When my closest friend Sally Mumper and I ventured to Ireland to visit a few fellow riding enthusiasts while all were on break from college last year, the journey was a whirlwind of good Irish company and hearty laughs.
The only missing component was the hunting, which was cancelled numerous days due to the exceptionally cold weather which froze the fields and generated treacherous footing. Each frozen morning Sally's heart sank--she considered the trip a true success only with an Irish hunting tale to tell when we returned to the states--while I secretly breathed a sigh of relief.
I had heard of the outrageous Irish hunting, and for the past several days had listened with more anxiety than anticipation to talk of the unusually difficult terrain of Tipperary, known for its daunting banks, ditches, and drains. I was feeling less than confident. Away at college, riding is a luxury afforded only when exams and papers lull--an unfortunately rare occurrence.
But then, on the morning that was our final opportunity to hunt, the frost lifted. We awoke to our hostess Mrs. Hazell's gentle voice announcing tea and toast for breakfast before our departure to hunt with Tipps. Sally merrily collected her hunting attire and bounded down to the kitchen. I yanked on my britches and followed, all the while reminding myself that this is meant to be an adventure, come what may. I knew that I did want this, but...
After tea and hearty Irish bread, we pocketed some thoughtfully-prepared sandwiches and snacks and piled into the car with two horses ready to hunt in tow. Our friend Jack maneuvered his rig through the narrow streets of the small town of Fetherd while explaining where the hunt would be meeting today and other general information about who is the master and who would be out today.
On the way to the meet we discussed who would ride one of Jack's horses and who would ride the hired horse waiting for us up ahead. We decided that Sally would ride Jack's hunter since he was rather strong, and she was far more riding fit than me. (Sally attends college in the late afternoon and evenings after daily rides on foxhunters and event horses to prepare for her grueling spring competition schedule.)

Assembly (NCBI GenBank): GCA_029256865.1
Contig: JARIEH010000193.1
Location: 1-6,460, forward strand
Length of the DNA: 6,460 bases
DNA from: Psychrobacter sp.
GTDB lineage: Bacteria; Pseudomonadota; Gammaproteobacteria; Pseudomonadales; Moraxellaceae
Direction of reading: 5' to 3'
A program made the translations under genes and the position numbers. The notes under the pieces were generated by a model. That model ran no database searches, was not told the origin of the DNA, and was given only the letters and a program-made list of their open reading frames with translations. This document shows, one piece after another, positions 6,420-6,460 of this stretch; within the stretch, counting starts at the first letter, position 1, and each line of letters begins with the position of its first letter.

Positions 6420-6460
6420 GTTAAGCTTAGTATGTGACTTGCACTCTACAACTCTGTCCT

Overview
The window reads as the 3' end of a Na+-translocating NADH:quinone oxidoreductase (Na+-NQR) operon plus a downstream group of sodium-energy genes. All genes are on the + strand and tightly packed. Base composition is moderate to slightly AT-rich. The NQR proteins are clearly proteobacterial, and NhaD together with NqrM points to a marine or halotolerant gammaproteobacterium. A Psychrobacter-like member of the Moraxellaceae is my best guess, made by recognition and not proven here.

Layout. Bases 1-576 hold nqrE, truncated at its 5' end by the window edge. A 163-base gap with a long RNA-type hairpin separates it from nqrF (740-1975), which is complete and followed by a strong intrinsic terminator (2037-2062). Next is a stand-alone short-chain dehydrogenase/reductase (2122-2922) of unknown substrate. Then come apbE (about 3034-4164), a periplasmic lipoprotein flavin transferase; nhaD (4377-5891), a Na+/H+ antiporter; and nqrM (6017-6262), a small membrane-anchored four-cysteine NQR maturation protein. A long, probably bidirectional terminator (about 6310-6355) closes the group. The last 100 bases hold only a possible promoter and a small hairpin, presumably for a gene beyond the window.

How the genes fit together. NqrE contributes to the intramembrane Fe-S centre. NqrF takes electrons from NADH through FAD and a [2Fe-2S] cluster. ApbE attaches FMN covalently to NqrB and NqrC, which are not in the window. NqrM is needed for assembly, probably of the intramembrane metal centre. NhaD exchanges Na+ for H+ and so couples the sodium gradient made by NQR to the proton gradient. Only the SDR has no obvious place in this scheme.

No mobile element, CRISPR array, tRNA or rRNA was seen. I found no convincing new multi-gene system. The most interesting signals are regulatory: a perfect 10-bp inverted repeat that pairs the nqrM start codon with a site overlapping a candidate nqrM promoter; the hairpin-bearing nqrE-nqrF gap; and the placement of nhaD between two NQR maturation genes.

O.K. Feelin' good. Hired horses have to be good, right? Otherwise the supplier would be out of business. Just wish Jack hadn't told the guy that I was an accomplished rider...
We hurriedly found my horse, I was catapulted aboard, and before my feet were secured in the irons, we were briskly trotting down the road through a small village. Vans and trailers were parked in all imaginable, and unimaginable, manners along the roadside. Horses and riders ranged from impeccably-turned-out to somewhat disheveled.
The field was particularly large, numbering well over 60. My hired horse insisted we find our way to the front, jigging, rooting and pulling all the while. We met up with several friendly and familiar faces from previous evenings and settled into the field. Jack courteously introduced us to several prominent Irish horsemen, including Aiden O'Connell--all of whose names meant absolutely nothing to me! My mind was focused on my task at hand: how would I hold this fidgeting beast? What happens when we have to jump something? Yet, onwards and upwards, as they say.
Seemingly out of nowhere the field turned and flat out galloped across a field. My dear steed burst into action and flew across the field. The rumbling of hooves reverberated through my entire body. Glancing around I realized that I definitely did not want to hit the ground with all these hooves flying in every direction. Thankfully, we settled back to a walk and proceeded along. After only 20 minutes in the saddle, my biceps were already talking to me.